Stephen Rees's blog

Thoughts about the relationships between transport and the urban area it serves

Peak oil

with 2 comments

This issue has come up on here more than once. A story in Monday’s Guardian says it has already peaked

World oil production has already peaked and will fall by half as soon as 2030, according to a report which also warns that extreme shortages of fossil fuels will lead to wars and social breakdown.

The German-based Energy Watch Group will release its study in London today saying that global oil production peaked in 2006 – much earlier than most experts had expected. The report, which predicts that production will now fall by 7% a year, comes after oil prices set new records almost every day last week, on Friday hitting more than $90 (£44) a barrel.

The results are in contrast to projections from the International Energy Agency, which says there is little reason to worry about oil supplies at the moment.

However, the EWG study relies more on actual oil production data which, it says, are more reliable than estimates of reserves still in the ground.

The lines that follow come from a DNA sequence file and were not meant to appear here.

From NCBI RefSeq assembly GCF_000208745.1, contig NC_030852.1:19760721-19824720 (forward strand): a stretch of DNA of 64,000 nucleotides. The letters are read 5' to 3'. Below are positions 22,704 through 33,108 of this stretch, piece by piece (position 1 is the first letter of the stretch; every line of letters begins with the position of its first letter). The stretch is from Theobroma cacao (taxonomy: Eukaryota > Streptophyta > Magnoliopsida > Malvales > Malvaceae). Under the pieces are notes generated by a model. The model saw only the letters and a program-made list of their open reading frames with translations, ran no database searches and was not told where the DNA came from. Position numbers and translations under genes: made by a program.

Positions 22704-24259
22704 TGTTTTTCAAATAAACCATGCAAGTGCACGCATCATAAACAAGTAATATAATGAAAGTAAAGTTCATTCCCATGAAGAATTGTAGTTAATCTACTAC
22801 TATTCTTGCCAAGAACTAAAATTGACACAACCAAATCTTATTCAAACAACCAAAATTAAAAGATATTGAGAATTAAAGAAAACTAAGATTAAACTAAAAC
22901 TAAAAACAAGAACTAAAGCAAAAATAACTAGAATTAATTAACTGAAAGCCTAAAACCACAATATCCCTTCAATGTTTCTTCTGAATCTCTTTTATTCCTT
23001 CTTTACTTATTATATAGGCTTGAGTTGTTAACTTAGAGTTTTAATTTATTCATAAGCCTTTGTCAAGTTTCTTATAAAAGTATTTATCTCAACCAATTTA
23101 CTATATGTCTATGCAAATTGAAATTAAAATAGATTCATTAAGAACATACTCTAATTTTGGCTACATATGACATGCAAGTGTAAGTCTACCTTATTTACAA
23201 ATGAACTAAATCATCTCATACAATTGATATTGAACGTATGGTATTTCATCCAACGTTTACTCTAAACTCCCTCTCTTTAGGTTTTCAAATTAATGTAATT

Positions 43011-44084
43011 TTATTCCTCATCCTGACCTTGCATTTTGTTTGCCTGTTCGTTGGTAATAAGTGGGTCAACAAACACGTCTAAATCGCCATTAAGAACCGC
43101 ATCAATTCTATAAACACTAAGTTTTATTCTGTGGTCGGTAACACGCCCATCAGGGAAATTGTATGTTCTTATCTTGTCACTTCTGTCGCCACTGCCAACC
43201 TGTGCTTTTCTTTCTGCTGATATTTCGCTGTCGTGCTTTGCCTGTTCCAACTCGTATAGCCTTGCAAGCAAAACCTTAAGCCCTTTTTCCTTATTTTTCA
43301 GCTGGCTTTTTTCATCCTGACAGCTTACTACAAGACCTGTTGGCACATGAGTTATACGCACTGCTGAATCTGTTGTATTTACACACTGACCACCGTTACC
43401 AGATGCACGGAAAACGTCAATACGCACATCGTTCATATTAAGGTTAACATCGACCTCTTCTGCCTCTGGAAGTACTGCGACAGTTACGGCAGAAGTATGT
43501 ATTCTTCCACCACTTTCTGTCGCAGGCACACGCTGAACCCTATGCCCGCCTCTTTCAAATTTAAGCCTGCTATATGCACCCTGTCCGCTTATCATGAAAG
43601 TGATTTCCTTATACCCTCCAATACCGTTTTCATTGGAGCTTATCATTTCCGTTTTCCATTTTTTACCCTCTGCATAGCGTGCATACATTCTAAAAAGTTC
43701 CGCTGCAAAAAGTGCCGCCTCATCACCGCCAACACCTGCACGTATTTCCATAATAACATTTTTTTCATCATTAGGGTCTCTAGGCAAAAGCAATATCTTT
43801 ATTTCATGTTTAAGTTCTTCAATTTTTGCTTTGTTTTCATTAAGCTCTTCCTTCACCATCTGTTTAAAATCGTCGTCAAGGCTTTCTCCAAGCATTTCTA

For Canada this is probably going to be painted as a good news story as at these prices “unconventional oil” like tar sands and oil shale look more economic to develop – though the impact of all the energy consumed in converting them into usable vehicle fuels is huge, as is the environmental impact. It is also likely to increase pressure for development of oil in sensitive areas like the coast of BC. It will also be a boost to alternative energy sources, and hopefully we will see some renewable resources included.

Written by Stephen Rees

October 21, 2007 at 7:28 pm

Posted in energy

2 Responses

Subscribe to comments with RSS.

  1. I tend to turn here for info on Energy issues…


    October 22, 2007 at 9:37 pm

  2. Thank you – I have added it to the blog roll. First in the list of items this morning was James Howard Kunstler on a Peak Oil conference in Houston: worth reading.

    Stephen Rees

    October 23, 2007 at 9:36 am

Leave a Reply

Fill in your details below or click an icon to log in: Logo

You are commenting using your account. Log Out /  Change )

Twitter picture

You are commenting using your Twitter account. Log Out /  Change )

Facebook photo

You are commenting using your Facebook account. Log Out /  Change )

Connecting to %s

This site uses Akismet to reduce spam. Learn how your comment data is processed.

%d bloggers like this: